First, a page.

1. This research was funded by the Social Sciences and Humanities Research Council of Canada and the University of Windsor, and was made possible through the cooperation of the Ontario Ministry of Community Safety and Correctional Services, the local school board, and participating community agencies. 2. The SSHRC project combines participant observation in intervention sites, content analysis of governmental and agency literature and youth correctional files, and semi-structured interviews with interveners and youth. As of 15 March 2006, approximately 85% of 150 interviews (n ¼ 132) had been conducted and preliminary coding completed. Community workshops designed to elicit ‘‘member feedback’’ and parents’ perspectives are scheduled for the spring of 2007. The research is conducted in a southern Ontario urban community. Names and details of participating individuals and agencies have been changed to safeguard confidentiality. 3. The Participatory Action Research (PAR) project was conducted by Dr Charlene Senn with Dr Kathryn Lafreniere (Department of Psychology, University of Windsor) and three youth who do not wish to be named, one of whom continues to provide feedback on our ongoing efforts to integrate the findings into scholarly analyses in the fields of youth and violence against women. The ‘‘action’’ portion of the project was necessarily reduced when those youth who had wanted to control the community education/activism emerging from the project were no longer able to participate. The three youth initiated the project, recruited

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the other participants, and conducted the interviews, with training and assistance from the two university researchers. A small amount of funding for this project was obtained from the federal Department of Human Resources and Skills Development. 4. The youth team researchers involved in the PAR study strongly reject the idea that youth exploitation in the sex industry is ‘‘work’’ like any other. 5. Quebec stood alone among the provinces as a supporter of the YOA ´ (Trepanier 2004). Through the YOA, the federal government sought to ‘‘balance’’ youths’ rights to due process, their needs for rehabilitation, and society’s need for protection (Reid and Zuker 2005). Outside Quebec, however, this balance resulted in alarmingly high youth charge and incarceration rates – a development rooted in an escalating, media-fuelled ‘‘fear’’ of crime and in populist/interest-group demands, particularly in English Canada, for ‘‘tougher’’ youth justice measures (see also Hartnagel 2004; Hogeveen 2005). 6. The YCJA’s ‘‘preventative turn’’ (Edwards and Hughes 2005) draws upon neo-liberal rationalities of governance associated with what Nicolas Rose (1999, 2000a, 2000b) and other governance scholars identify as a ‘‘retreat of the state’’ and a contraction of ‘‘the social’’ in the face of economic globalization (Bauman 2000; Garland 1996, 2000; Hogeveen 2005; Pratt 2001). It also draws upon a post-Martinson (1974) rediscovery that rehabilitation and prevention work; the co-emergence of restorative and actuarial justice; a realization that publics support rehabilitation and prevention as well as punishment; and the urgings of Canada’s ‘‘progressive social policy sector’’ (McKeen 2004; see also Bala 2005; Cesaroni and Doob 2003; Doob 2000; Hannah-Moffat 2005; Matthews 2005; Muncie 2005; O’Malley 1999, 2002; Shaw and Andrew 2005; Tufts 2000; Welsh and Farrington 2005). 7. The Community Partnerships Symposium on Youth Justice Renewal Summary repeatedly calls for input and participation by both justice and ‘‘non-traditional partners’’ who are to network, collaborate, and share information. The text specifies that non-traditional partners include ‘‘educators, health professionals, arts and sports practitioners, and social workers’’ as well as ‘‘parents, victims and youth themselves’’ (Canada, Department of Justice 2000). 8. Presumptive sentences were pronounced unconstitutional by the Quebec Court of Appeal just before the YCJA came into force. The federal government accepted this ruling and stated its intention to revise the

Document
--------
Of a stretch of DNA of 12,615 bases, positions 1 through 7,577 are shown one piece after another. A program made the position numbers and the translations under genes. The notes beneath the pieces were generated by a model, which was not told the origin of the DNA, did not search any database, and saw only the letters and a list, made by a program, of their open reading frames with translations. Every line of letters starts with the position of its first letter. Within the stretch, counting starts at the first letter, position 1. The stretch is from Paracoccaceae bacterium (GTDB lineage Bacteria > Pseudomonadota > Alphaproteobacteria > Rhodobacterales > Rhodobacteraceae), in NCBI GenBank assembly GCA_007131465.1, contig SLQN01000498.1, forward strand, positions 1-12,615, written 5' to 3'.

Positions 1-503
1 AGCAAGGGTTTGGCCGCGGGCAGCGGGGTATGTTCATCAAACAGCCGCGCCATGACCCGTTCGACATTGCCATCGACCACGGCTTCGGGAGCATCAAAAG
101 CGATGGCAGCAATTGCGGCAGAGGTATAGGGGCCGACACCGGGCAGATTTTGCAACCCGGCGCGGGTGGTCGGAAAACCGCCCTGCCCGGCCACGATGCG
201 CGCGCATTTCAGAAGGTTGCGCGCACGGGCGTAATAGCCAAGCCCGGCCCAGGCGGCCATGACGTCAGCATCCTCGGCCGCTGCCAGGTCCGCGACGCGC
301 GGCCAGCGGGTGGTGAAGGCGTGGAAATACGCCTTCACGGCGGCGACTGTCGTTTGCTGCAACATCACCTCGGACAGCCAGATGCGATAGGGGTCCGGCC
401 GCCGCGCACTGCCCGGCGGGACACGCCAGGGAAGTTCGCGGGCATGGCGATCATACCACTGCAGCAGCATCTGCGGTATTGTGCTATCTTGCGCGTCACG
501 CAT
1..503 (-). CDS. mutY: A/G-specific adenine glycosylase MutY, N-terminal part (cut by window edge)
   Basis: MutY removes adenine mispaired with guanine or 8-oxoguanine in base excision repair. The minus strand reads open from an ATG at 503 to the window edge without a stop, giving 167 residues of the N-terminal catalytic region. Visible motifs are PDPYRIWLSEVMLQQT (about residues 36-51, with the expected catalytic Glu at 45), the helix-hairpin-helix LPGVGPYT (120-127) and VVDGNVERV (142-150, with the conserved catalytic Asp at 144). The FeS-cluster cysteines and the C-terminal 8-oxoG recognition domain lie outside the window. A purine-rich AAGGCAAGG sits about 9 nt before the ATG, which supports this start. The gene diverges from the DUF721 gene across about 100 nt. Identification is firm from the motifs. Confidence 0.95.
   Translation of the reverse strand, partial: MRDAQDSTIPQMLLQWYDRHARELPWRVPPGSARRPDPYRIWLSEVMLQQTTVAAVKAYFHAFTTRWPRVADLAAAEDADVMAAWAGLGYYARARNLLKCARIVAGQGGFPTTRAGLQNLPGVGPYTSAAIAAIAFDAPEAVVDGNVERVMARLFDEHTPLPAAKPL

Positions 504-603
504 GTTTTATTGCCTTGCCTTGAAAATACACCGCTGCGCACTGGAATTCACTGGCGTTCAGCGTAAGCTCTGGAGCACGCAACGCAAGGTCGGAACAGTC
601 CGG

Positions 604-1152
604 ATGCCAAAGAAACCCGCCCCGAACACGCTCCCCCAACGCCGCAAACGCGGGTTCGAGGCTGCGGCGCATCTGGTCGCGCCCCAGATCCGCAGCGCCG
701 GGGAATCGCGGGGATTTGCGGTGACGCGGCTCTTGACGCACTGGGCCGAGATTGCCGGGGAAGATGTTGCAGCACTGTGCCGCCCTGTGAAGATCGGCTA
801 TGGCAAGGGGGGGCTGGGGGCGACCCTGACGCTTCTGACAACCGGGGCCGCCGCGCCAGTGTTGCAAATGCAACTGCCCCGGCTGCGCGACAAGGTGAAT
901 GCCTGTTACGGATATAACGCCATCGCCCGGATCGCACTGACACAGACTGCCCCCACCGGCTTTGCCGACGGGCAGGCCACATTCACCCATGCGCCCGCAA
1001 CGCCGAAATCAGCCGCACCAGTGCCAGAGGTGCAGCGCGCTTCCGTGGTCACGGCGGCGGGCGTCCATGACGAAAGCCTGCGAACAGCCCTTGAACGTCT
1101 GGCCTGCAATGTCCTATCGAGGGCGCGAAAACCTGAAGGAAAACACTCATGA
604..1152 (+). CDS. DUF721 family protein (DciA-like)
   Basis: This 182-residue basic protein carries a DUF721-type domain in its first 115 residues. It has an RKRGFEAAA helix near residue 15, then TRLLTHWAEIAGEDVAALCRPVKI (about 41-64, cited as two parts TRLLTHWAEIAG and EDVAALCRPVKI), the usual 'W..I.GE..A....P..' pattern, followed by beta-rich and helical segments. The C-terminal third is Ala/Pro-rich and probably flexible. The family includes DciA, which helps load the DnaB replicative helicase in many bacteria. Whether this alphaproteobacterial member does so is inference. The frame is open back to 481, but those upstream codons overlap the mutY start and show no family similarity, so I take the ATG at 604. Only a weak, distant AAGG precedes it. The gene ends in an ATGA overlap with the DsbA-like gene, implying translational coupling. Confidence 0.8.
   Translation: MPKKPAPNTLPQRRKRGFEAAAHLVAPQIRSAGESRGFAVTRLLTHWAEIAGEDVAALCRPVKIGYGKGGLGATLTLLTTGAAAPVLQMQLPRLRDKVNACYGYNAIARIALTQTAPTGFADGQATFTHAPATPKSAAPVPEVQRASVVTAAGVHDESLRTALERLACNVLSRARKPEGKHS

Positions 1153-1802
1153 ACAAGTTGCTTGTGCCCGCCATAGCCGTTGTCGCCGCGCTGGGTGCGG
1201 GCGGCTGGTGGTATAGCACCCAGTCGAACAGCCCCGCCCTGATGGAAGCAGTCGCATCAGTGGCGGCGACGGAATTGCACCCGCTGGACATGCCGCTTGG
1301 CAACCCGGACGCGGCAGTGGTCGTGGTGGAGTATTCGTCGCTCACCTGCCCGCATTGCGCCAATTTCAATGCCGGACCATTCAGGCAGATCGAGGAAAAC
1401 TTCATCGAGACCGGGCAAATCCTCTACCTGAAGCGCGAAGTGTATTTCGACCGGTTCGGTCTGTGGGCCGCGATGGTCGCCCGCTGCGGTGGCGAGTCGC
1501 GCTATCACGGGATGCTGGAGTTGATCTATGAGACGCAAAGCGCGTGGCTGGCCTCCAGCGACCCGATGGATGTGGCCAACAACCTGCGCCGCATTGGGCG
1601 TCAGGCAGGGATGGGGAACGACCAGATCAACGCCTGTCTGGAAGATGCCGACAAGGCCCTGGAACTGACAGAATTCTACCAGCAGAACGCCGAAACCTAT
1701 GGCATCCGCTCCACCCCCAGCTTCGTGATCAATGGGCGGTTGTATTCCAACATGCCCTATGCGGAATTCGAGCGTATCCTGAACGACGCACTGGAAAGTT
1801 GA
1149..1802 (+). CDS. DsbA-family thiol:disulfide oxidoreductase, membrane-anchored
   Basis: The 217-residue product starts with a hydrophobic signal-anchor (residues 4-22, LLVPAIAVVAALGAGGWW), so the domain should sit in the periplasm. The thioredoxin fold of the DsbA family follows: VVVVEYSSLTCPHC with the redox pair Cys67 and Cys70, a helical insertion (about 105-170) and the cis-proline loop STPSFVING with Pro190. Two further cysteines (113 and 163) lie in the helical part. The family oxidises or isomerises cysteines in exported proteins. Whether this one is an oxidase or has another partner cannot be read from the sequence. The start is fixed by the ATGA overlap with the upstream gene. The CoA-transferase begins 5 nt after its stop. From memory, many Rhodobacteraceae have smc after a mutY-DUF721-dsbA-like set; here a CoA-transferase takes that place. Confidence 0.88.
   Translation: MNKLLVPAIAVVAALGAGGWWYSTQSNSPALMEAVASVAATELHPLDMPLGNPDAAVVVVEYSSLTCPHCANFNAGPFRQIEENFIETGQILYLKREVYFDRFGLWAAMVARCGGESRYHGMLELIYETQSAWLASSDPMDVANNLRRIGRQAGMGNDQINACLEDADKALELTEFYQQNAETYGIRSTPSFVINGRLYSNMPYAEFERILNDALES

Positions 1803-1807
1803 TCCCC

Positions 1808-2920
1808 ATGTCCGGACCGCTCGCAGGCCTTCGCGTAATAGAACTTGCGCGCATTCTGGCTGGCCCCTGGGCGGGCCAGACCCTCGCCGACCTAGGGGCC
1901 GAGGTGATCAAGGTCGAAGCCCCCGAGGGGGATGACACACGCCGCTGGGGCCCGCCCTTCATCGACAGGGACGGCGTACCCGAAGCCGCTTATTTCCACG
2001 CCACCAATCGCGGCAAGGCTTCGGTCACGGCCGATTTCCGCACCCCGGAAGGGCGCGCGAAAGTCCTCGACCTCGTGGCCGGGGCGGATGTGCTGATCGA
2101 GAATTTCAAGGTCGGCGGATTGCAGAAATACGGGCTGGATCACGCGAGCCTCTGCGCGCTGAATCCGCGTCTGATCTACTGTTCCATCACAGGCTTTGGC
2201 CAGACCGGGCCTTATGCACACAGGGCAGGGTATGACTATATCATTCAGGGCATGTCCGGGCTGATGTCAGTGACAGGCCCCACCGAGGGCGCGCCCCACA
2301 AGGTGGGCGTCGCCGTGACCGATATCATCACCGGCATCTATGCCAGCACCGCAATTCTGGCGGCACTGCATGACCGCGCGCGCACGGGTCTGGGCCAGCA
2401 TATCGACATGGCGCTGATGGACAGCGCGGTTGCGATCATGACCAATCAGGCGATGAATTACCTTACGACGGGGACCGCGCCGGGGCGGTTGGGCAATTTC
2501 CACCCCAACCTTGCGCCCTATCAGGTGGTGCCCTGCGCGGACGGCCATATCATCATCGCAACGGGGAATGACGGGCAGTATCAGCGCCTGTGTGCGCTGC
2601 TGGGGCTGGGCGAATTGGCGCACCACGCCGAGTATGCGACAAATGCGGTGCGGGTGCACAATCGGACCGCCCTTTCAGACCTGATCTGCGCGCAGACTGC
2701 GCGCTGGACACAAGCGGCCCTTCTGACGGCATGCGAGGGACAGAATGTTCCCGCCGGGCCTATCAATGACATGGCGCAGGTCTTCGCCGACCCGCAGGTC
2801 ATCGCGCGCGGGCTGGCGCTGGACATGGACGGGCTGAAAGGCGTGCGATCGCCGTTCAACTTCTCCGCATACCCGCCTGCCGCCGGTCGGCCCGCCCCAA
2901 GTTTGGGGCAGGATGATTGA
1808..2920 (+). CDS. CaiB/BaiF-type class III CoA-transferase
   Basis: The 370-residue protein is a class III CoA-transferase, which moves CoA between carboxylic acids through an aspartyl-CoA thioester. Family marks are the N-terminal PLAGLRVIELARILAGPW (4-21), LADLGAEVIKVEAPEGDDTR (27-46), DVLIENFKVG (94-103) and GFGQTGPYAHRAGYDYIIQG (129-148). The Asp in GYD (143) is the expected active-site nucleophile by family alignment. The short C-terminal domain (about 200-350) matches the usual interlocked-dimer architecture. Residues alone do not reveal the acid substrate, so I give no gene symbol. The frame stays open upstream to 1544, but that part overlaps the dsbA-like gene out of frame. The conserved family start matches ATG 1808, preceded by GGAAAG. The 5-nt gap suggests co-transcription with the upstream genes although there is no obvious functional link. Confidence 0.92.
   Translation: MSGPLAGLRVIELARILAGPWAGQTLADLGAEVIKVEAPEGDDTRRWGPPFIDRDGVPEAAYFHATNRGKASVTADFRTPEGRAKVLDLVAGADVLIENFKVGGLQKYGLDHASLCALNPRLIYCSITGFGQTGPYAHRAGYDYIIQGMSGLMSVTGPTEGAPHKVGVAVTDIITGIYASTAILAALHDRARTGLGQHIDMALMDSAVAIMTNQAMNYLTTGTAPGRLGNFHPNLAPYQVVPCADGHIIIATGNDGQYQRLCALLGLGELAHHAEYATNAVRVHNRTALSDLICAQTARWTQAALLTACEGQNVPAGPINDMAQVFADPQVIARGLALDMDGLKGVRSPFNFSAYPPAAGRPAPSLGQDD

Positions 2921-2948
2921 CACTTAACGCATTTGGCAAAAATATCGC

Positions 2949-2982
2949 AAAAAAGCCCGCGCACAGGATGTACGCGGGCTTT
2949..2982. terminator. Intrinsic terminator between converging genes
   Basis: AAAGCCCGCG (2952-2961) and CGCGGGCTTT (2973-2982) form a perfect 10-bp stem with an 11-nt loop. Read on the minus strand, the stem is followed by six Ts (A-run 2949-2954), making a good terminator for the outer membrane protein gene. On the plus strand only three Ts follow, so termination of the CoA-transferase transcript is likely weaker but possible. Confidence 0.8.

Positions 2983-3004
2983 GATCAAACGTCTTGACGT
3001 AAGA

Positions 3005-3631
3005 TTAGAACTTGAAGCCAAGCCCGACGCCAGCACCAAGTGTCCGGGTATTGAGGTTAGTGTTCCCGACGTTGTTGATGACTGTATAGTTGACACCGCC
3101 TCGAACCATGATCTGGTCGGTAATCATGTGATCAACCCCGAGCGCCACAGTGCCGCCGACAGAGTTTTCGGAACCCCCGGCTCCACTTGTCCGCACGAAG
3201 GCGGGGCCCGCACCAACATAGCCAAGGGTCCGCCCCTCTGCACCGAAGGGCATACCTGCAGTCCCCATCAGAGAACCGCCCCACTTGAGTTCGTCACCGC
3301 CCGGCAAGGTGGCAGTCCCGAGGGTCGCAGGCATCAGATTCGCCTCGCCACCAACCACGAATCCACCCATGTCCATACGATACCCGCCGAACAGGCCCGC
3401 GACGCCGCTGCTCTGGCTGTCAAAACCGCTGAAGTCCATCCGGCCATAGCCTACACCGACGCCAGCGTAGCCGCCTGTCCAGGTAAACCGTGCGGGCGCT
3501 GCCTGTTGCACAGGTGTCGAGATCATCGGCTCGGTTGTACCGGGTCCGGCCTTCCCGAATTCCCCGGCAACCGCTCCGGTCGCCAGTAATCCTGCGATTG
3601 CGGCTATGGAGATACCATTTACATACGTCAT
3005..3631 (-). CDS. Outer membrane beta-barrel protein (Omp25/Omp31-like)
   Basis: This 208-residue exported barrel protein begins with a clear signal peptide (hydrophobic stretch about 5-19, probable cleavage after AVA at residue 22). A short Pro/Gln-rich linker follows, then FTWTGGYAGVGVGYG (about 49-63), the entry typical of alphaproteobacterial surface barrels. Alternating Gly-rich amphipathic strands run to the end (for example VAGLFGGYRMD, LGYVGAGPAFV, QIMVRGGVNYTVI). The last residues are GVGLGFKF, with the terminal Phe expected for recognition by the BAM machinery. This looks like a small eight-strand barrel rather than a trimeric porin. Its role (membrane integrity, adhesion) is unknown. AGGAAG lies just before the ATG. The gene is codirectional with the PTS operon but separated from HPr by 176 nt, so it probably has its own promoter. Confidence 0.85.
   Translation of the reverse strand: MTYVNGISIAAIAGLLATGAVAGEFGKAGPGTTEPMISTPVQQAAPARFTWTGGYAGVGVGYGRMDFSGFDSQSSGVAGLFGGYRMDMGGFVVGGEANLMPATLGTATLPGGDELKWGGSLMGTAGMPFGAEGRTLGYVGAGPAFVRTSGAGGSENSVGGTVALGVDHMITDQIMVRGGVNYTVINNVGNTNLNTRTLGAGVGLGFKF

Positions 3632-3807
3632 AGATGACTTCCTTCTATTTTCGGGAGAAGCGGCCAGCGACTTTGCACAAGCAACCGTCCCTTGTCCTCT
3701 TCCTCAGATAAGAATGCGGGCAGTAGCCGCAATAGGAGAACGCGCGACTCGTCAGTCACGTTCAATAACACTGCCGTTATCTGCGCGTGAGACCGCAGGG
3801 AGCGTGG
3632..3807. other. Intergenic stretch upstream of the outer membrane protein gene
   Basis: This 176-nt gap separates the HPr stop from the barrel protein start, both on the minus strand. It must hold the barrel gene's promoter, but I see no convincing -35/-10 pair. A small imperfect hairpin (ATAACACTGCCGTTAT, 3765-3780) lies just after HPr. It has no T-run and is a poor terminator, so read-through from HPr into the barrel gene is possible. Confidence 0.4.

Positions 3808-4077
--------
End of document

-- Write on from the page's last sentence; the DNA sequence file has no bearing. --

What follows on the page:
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act (though as of this writing it has not done so). Adult sentences are constitutional; however, there can be no presumption of an adult ´ sentence (see Bala and Anand 2005; Trepanier 2004). 9. Bill McCarthy and John Hagan (2001) observe that the term ‘‘runaways’’ implies that a youth has chosen to leave home and that a return is possible or viable. They coin the term ‘‘throwaways’’ as an alternative to capture the situation of youths who flee abusive environments, many of whom are in fact ‘‘kicked out.’’ 10. Child and Youth Workers in Ontario hold a community college diploma, earned over three years. CWYs work in correctional facilities and schools.

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Legislation cited
Canadian Charter of Rights and Freedoms, Part I of the Constitution Act, 1982, being Schedule B to the Canada Act 1982 (U.K.), 1982, c. 11 Convention on the Rights of the Child, G.A. Res. 44/25, annex, 44 U.N. GAOR Supp. (No. 49) at 167, UN Doc. A/44/49 (1989). Criminal Code, R.S.C. 1985, c. C-46 Juvenile Delinquents Act, R.S.C. 1970, c.J-3 Youth Criminal Justice Act, S.C. 2002, c. 1 Young Offenders Act, R.S.C. 1985, c. Y-1 (repealed, 2002, c. 1, s. 199)